H i 1 f 1 .-lí j ja||j f Detective Ikras Detective urns Li and the = | 1 Mysterious Disappearance 1 Mr. "Millionaire" Martin I a j f ¡I! 1t:f,I,<?)"i«">:r,>' ''it:¡iff¡¡¡$' !8. IF you want to know all about the extraor- dinary case of Mr. J. W. Martin, the U .LL\.merican" Millionaire," whose sudden dis- j L appearance in the West End is one of the L mysteries of London, youmust get to-morrow's Jj I d 1 Lloyd's News !In Liayds News w*ll also be told for the first HH] ill time in this country the full story of some of ) di the great cases which Detective Burns, the 3 famous American crime-tracker, who is searching for Mr. Martin, has dealt with. This has been written = Exclusively for Lloyd's News LM-l a I by a friend of the great detective, who has j = • had access to authentic reports explaining = Mr. Burns's methods and giving an account of his adventures while hunting down notorious crooks." It will be fully illustrated by PHOTOGRAPHS AND SPECIAL DRAW- I G S. Detective Burns J and the u Mysterious Disappearance J ) of. I Mr. "Millionaire" Martin- = fa I II-II Ir ï jg |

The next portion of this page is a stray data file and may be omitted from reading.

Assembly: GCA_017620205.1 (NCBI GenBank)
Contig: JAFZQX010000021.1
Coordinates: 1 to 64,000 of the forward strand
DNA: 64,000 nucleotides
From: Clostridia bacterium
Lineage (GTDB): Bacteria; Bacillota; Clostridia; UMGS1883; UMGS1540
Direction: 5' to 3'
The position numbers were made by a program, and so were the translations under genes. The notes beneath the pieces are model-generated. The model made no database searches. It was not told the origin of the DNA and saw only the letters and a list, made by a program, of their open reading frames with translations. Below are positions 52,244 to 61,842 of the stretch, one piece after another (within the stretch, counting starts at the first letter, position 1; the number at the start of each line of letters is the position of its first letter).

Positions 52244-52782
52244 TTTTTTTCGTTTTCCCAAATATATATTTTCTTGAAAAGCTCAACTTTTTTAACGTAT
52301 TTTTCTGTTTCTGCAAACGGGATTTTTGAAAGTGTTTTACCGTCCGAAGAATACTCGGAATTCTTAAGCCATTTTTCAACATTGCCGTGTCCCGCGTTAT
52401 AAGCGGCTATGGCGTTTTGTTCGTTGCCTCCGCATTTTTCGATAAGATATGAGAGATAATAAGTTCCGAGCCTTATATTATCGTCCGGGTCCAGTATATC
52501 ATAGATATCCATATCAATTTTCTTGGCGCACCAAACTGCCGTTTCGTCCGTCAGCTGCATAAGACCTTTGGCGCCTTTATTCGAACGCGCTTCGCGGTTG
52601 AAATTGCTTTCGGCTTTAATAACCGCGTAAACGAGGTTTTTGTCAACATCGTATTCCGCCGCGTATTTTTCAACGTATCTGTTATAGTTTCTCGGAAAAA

SANGER'S CIRCUS. I GIGANTIC SHOW'S BRIEF VISIT TO II SWANSEA. SPLENDID ENTERTAINMENT. I "Sanger" is a magic word. It draws. Draws even in the rain. The big green tent in Victoria Park seats 6,000. In spite of the dowupour, it was hllod on Friday afternoon. The Show in Victoria Park does not belie its reputation. To begin with r o begin 11 1 "Punpo" runs a glaring red, right through the whole pattern. You can- not get rid of "Pimpo." Fortunately no one wants to. lis fight with the eiephant, and incidentally, the ele- phant's fight with him is one of the most glaring bits of elephantine humour Swansea has struck. The Sisters Della Casa, three ladies, three elephants, and three horses, give an astounding performance. Then the pony "Snow DTOp" is one of the prettiest bits of horse flesh ever seen. His turn, ending up with a troupe of daring dogs running in and out be- tween the horse's legs and between the spokes of the carriage which, while the latter is in full motion, is great. But, on the point of equine beauty there's littie to pick between the brother and sis-ter Snow Flake, and Snow Drop, both of which were bred by Lord John Sanger at his Stud Farm, Horley, Surrey. Sanger's famous sea lions are extra- ordinary too. Other items include the York Troupe of horizontal performers, the Pony of Beauty, The Sidneys, Australia's premier versatile per- formers, Miss Victoria George's trained horse, "Emperor," The Jacksons, "equestrians urt-to-datel" The Fishers, aerial gymnasts, and the Sanazzaro Troupe of eight, who get through equestrian feats that are both smart, beautiful and startling, and the Band, which drowns all in music. Attached to the circus is a b g menagerie, which unfortunately was not on show on Friday afternoon, owing to the weather, but which will (W.P.) be exhibited after each performance.